CSA’s Bills of Credit
The headline blared, “Middletown held for ransom – again.” Nope. Blaine’s Board of County Commissioners was not in the hot seat this time.
Bill Green’s photo was terrific. There was three-star Lt. Gen. Jubal Early astride his mount, pointing the finger at William Irving, rich Middletown burgess, portrayed by Don Hongell, demanding a ransom.
Historical memories can be exciting as the re-enactors have been finding. There was Mike Sipes in the saddle looking very much as General Early, born in Franklin County, Va., and one of Robert E. Lee’s key leaders along with Stonewall Jackson.
Let me applaud the News-Post for its correctness.
I always chuckle at Andy Griffith’s old line, “Save yore Confederate money boys, the South’s gonna rise again.”
For years, as a quip, I had fun using $100 Confederate bills as a notepad, long before the joy of electronic mail. It felt good using first-class U.S. stamps especially to those “nawthen” Yankee carpetbaggers who invaded the Commonwealth for fame, fortune and good living. Even here in the Free State.
So, now in the 153rd year of the commemoration of what many still refer to as the War of Northern Aggression or the War Between the States. A history buff can really get involved, even on hot weather weekends, with all of the “celebrations” scheduled through 2015. Frederick re-enactors are to be commended.
Let’s clarify, today’s insurgents of the Tea Party crowd should not be confused with the veterans of the – forgive me – Civil War.
The current commemorations brought to mind a recent visit to Reigate, Surrey, a beautiful historic market town in England and a neighborhood weekend barbecue. The food was terrific and the people made me feel at home, even the five red foxes – mother, daddy and young foxes – who watched us eat, waiting for scraps, which they received. They were not the least antsy or aggressive to humans.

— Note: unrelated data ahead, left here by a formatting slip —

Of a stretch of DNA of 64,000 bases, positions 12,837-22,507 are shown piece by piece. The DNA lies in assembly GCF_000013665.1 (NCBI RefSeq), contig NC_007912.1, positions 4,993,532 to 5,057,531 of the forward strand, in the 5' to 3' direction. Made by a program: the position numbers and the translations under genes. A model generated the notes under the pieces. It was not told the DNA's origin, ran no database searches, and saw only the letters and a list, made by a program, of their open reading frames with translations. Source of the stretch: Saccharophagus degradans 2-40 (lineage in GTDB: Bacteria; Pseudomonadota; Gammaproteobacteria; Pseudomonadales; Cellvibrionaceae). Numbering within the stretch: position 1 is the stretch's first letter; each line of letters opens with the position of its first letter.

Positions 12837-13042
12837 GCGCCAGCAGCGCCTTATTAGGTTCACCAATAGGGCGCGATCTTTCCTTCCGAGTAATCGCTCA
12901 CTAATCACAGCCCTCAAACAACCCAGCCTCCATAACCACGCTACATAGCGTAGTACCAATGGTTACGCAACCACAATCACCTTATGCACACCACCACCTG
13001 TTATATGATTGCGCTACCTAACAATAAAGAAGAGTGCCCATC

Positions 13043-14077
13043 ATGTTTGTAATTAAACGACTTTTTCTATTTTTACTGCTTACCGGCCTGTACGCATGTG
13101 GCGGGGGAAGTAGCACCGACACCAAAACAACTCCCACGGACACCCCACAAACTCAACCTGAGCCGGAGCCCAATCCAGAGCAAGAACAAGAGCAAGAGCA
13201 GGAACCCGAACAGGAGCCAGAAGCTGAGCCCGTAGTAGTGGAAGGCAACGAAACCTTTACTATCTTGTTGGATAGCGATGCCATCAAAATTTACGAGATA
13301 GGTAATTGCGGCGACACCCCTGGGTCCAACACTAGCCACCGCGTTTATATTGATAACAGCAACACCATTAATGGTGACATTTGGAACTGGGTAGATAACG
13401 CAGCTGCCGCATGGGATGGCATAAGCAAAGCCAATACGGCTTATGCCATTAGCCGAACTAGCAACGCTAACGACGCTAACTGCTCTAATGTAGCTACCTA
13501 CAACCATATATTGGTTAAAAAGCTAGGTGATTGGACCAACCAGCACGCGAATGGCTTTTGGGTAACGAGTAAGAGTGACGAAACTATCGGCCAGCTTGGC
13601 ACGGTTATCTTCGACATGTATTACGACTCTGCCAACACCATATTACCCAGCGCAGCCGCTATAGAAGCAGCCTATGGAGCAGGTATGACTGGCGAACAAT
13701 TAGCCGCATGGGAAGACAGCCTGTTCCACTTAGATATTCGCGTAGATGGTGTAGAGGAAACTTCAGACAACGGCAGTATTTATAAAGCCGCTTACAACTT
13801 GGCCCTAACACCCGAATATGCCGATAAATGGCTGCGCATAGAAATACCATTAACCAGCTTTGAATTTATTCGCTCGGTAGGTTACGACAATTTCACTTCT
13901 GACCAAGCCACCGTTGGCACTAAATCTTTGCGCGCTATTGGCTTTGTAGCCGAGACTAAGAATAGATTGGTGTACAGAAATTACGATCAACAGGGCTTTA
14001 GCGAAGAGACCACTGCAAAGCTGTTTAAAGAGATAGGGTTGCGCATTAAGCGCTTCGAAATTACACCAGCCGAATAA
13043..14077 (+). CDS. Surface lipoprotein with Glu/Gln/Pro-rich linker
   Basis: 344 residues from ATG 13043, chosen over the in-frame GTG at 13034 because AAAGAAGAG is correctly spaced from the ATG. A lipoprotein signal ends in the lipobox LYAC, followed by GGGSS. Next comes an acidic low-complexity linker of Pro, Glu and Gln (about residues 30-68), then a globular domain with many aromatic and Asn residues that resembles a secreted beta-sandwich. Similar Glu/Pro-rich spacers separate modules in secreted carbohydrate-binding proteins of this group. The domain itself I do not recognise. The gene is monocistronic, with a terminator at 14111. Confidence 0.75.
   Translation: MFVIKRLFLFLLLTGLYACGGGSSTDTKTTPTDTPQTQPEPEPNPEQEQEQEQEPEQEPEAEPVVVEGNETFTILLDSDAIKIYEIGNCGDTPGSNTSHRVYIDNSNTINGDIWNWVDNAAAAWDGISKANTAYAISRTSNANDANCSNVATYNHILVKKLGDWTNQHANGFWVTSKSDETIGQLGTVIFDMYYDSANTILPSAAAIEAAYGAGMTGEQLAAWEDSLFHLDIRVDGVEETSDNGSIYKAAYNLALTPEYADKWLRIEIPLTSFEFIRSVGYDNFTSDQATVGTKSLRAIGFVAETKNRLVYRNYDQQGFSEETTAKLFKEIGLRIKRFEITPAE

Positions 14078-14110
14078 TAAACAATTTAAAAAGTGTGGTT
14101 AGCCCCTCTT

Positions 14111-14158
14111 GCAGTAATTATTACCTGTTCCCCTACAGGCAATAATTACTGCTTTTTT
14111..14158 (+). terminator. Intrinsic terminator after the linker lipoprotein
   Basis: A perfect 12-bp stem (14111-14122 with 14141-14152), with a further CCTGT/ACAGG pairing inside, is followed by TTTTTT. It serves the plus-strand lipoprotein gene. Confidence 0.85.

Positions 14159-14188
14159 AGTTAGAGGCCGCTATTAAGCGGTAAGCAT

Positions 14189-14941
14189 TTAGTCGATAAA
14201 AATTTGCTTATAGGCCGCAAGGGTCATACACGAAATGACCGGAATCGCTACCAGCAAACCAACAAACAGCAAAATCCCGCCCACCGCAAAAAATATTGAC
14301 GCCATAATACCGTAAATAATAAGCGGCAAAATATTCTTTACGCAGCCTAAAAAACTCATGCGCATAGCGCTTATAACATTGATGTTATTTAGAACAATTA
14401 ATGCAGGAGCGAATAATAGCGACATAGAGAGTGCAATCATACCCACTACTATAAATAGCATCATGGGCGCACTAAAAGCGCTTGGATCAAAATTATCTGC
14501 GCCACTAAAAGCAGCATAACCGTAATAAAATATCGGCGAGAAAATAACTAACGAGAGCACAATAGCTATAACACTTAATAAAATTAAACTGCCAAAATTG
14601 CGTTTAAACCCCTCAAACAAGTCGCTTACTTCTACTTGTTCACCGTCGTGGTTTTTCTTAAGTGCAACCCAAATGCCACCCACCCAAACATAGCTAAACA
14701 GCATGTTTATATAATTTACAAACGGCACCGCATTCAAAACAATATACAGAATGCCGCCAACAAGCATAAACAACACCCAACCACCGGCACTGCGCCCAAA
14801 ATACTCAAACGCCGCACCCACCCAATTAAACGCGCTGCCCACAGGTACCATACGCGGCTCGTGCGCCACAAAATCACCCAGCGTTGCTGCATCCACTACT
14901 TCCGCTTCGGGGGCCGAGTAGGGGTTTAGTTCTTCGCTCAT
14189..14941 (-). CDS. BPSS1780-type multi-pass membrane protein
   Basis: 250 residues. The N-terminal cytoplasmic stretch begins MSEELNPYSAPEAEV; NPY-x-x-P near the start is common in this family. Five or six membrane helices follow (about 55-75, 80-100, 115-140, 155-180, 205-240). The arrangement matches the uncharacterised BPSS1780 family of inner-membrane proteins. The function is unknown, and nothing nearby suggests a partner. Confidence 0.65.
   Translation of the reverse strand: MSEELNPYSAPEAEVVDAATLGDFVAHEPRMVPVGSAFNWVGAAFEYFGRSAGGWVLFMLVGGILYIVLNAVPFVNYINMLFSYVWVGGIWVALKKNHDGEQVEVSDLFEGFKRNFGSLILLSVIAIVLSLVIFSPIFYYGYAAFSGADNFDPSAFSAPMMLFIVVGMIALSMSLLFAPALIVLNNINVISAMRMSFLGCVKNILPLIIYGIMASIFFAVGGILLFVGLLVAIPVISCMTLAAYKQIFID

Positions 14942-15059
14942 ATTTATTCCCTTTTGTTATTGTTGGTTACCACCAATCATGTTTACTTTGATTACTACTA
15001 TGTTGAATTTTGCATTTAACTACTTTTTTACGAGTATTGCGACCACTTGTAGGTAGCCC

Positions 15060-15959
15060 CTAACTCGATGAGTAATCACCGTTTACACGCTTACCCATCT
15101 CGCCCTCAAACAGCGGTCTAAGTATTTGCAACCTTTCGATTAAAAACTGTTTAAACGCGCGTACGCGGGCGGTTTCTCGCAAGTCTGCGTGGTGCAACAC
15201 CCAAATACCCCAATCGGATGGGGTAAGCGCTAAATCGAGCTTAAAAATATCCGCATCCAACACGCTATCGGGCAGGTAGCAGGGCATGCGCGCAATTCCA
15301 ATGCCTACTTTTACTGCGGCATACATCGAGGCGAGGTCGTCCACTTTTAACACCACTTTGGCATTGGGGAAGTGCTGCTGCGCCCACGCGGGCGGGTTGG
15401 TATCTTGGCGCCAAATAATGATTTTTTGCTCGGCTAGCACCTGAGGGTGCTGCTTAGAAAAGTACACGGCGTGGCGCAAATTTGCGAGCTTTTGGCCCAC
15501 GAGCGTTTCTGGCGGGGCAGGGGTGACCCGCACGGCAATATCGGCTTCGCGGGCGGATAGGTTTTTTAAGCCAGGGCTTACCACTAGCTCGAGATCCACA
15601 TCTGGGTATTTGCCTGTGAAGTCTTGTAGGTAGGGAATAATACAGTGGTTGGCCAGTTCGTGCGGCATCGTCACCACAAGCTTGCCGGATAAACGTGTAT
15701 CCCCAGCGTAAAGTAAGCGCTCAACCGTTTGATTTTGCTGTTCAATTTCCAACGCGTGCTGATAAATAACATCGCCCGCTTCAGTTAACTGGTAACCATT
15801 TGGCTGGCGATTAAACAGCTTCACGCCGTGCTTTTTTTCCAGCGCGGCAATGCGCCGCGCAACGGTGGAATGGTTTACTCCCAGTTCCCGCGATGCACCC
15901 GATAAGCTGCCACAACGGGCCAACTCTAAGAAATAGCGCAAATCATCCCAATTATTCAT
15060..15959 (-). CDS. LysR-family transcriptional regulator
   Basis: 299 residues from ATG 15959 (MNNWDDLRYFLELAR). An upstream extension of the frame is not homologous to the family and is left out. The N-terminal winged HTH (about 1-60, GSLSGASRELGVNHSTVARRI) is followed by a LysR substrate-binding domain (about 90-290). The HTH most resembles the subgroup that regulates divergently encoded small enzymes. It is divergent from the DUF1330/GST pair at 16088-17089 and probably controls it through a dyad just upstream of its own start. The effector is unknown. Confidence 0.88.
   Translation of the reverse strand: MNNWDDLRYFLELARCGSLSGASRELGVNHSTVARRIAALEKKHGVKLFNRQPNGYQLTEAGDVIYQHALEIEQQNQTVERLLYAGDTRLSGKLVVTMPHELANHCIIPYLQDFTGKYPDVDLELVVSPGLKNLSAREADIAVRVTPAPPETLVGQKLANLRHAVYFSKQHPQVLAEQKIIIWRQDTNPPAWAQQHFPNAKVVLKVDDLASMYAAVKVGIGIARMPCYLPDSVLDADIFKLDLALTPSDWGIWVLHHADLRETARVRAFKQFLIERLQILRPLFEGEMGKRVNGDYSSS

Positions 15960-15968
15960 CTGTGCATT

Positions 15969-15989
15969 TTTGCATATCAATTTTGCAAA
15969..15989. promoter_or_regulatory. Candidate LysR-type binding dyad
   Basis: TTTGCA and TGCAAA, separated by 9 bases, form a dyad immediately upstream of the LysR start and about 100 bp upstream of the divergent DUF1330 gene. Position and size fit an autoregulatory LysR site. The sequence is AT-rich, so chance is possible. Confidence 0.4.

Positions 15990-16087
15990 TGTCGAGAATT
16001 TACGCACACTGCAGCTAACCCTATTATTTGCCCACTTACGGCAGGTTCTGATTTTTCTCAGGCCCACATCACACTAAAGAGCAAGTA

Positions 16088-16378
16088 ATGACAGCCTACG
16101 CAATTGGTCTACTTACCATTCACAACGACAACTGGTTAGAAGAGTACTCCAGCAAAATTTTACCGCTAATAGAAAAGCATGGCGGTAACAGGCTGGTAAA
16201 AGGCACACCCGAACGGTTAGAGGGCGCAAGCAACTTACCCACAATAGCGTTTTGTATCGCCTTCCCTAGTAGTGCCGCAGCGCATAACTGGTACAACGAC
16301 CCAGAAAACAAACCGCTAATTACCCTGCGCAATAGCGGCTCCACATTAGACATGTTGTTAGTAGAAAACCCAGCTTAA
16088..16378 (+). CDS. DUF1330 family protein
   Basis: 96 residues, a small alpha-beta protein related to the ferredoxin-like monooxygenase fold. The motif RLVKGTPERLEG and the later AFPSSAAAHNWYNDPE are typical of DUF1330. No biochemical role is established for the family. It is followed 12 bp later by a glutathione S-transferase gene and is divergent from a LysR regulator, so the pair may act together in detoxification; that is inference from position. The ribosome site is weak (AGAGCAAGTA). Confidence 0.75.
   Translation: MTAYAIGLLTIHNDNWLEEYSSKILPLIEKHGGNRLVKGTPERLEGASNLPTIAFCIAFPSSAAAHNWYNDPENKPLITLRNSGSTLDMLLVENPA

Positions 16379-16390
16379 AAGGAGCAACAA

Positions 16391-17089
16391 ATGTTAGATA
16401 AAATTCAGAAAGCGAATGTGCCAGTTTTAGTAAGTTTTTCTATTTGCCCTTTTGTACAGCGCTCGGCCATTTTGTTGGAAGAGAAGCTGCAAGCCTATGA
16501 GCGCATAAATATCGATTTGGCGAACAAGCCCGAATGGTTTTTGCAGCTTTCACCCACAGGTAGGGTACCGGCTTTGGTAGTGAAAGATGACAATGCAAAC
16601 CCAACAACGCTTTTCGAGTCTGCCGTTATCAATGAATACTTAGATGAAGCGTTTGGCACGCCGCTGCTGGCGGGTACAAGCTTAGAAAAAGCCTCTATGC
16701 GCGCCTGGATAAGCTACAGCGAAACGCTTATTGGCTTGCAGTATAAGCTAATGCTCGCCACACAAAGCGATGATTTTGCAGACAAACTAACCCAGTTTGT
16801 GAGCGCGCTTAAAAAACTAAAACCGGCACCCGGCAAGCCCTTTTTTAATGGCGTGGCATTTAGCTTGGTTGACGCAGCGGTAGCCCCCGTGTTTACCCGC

These foxes had adopted the backyard of the hosts and were unbelievably tame, only afraid of a large white cat that kept them at bay. The fox family would frequently walk slowly around the flowers and shrubs, checking the availability of tasty morsels, even approaching the diners in the seats.
Across the table sat a delightful white-haired gentleman who introduced himself as Stephen Straker. “I heard you are a Yank?” he said and laughed. “No sir, I’m a Virginian.” I corrected with a smile. For the record, I’m a voting Marylander.
Mr. Straker said his family had had a long association with Virginia and the Confederate States of America. I was impressed.
He was right on the money.
Mr. Straker explained that among his prized family possessions were the actual printing plates of Confederate States of America currency in denominations of $1, $2, $5, $10, $20, $50 and $100. His forebears’ company contracted to print CSA currency back in 1861. The family business used great care and cunning to provide the paper currency, shipping to southern ports, through British Caribbean possessions.
Just how the Straker family firms were paid I didn’t find out, but I figured they traded for cotton and tobacco. They were enterprising businessmen in those days as well as today.
The first CSA dollar note was issued in April 1861 when the CSA was only two months old. According to experts, the currency was “not actually money, but bills of credit.” The paper was not secured by hard assets.
My stacks of $100 CSA notepapers have been long depleted. Before running out, I did try to use one of the bills to secure membership in the Sons of Confederate Veterans. I was refused. Had to pay with some U.S. Federal Reserve Notes containing pictures of Washington, Jefferson or Lincoln. None with Jefferson Davis. I still search for a $2 bill with Judah P. Benjamin, the CSA’s secretary of state.
Similar to my notepads, the CSA currency is worthless. Any real CSA currency existing today may be highly valuable. The most valuable, though, are those items that say, “This note is legal tender for all debts, public and private.”